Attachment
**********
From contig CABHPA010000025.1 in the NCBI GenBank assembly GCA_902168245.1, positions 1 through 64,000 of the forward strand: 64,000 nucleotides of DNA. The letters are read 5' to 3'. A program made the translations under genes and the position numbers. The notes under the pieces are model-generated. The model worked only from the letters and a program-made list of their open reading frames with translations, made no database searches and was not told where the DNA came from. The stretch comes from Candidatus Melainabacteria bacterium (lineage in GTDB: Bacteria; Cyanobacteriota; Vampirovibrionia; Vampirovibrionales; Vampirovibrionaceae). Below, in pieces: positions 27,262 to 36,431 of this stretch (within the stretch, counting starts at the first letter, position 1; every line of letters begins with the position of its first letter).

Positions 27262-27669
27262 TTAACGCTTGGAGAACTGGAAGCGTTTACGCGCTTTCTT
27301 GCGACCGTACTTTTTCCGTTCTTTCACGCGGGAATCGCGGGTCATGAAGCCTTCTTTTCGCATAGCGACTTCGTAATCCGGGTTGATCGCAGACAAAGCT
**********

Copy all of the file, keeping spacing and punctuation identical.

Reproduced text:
From contig CABHPA010000025.1 in the NCBI GenBank assembly GCA_902168245.1, positions 1 through 64,000 of the forward strand: 64,000 nucleotides of DNA. The letters are read 5' to 3'. A program made the translations under genes and the position numbers. The notes under the pieces are model-generated. The model worked only from the letters and a program-made list of their open reading frames with translations, made no database searches and was not told where the DNA came from. The stretch comes from Candidatus Melainabacteria bacterium (lineage in GTDB: Bacteria; Cyanobacteriota; Vampirovibrionia; Vampirovibrionales; Vampirovibrionaceae). Below, in pieces: positions 27,262 to 36,431 of this stretch (within the stretch, counting starts at the first letter, position 1; every line of letters begins with the position of its first letter).

Positions 27262-27669
27262 TTAACGCTTGGAGAACTGGAAGCGTTTACGCGCTTTCTT
27301 GCGACCGTACTTTTTCCGTTCTTTCACGCGGGAATCGCGGGTCATGAAGCCTTCTTTTCGCATAGCGACTTCGTAATCCGGGTTGATCGCAGACAAAGCT